Permanent URL to this publication: http://dx.doi.org/10.5167/uzh-3808
Damur-Djuric, N; Steffen, F; Hässig, M; Morgan, J P; Flückiger, M A (2006). Lumbosacral transitional vertebrae in dogs: classification, prevalence, and association with sacroiliac morphology. Veterinary Radiology and Ultrasound, 47(1):32-38.
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The prevalence of lumbosacral transitional vertebrae (LTV) was determined by reviewing the pelvic radiographs of 4000 medium- and large-breed dogs of 144 breeds routinely screened for canine hip dysplasia. An LTV was seen in 138 (3.5%) dogs. The prevalence was higher in German Shepherd dogs and Greater Swiss Mountain dogs than in the other breeds, suggesting a genetic predisposition. There was no gender predisposition. The transverse processes of the LTV were divided into three types based on their morphological characteristics: lumbar type or type 1; intermediate type or type 2; and sacral type or type 3. In a symmetric LTV, both transverse processes are of the same type, while in an asymmetric LTV they are not. The frequency of occurrence of symmetric and asymmetric LTV was similar. In symmetric LTV, intermediate-type transverse processes predominated. Most of the asymmetric LTV had an intermediate-type transverse process combined with a lumbar or sacral type, respectively. Highly asymmetric LTV were often angled relative to the adjacent vertebrae. We hypothesize that an LTV is not the result of transformation of a lumbar into a sacral vertebra or vice versa, but rather is an autonomous intermediate type of vertebra. It occurs when the point of contact of the pelvis with the vertebral column is slightly cranial or caudal to its normal position. The resulting formative stimulus on the vertebral ossification centers, sagittally still separated, causes the various morphologies seen in LTV including the asymmetric variations.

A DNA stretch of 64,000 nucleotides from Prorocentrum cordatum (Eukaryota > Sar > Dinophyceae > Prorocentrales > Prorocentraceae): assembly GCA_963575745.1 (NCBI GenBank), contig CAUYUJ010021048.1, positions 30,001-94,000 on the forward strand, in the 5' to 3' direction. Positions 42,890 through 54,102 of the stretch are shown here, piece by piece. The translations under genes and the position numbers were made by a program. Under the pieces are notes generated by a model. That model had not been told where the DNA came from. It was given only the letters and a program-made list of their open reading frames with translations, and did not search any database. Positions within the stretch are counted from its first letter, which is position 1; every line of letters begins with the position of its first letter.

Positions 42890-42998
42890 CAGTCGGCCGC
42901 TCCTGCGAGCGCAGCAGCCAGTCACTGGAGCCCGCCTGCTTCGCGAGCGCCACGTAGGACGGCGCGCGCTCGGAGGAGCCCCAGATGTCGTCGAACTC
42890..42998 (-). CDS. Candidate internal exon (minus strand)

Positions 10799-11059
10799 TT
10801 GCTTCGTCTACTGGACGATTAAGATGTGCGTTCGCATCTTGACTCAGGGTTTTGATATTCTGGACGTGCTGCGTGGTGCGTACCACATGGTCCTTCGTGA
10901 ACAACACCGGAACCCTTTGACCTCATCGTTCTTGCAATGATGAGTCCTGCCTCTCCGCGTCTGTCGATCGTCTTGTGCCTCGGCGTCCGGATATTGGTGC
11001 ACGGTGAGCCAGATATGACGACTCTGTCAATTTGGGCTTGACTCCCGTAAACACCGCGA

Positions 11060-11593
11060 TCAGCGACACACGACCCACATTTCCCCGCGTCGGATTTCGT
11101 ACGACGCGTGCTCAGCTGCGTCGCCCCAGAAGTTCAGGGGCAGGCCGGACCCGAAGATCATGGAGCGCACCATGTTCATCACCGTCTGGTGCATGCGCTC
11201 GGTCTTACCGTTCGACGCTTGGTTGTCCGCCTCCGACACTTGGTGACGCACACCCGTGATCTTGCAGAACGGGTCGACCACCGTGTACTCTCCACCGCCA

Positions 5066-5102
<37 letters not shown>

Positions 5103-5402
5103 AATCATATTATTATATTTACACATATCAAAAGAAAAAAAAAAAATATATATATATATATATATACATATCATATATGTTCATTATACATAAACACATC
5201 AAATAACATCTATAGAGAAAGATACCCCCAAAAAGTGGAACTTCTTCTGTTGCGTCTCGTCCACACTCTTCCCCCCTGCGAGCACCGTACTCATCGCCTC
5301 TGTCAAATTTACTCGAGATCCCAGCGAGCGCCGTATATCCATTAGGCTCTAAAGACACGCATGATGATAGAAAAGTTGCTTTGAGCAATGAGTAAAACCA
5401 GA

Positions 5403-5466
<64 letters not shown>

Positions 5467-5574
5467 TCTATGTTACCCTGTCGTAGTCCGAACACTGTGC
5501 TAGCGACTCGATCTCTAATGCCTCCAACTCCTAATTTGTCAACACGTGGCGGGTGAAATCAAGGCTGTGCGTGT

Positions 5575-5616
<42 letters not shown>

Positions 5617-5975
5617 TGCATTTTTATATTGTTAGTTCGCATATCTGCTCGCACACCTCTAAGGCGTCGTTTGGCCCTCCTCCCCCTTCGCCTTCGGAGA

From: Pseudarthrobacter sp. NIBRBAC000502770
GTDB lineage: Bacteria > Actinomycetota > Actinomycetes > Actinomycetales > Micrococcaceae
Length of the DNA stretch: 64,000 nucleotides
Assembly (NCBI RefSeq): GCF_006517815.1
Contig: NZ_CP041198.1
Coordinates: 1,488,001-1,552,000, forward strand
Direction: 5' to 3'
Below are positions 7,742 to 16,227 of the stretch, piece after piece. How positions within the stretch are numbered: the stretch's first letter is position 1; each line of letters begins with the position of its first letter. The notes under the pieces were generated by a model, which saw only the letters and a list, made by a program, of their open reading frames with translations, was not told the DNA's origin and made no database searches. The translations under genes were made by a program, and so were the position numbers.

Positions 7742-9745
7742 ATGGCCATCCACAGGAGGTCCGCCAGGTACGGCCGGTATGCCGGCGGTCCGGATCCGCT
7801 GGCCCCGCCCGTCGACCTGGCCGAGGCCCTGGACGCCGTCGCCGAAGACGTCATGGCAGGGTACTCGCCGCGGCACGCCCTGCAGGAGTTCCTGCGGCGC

|Item Type:||Journal Article, refereed, original work|
|Communities & Collections:||05 Vetsuisse Faculty > Veterinary Clinic > Department of Farm Animals > Division of Herd Health|
05 Vetsuisse Faculty > Veterinary Clinic > Department of Small Animals > Division of Diagnostic Imaging
05 Vetsuisse Faculty > Veterinary Clinic > Department of Small Animals > Clinic for Small Animal Internal Medicine
|DDC:||570 Life sciences; biology|
|Deposited On:||25 Mar 2009 16:25|
|Last Modified:||28 Nov 2013 00:48|
|Citations:||Web of Science®. Times cited: 13|
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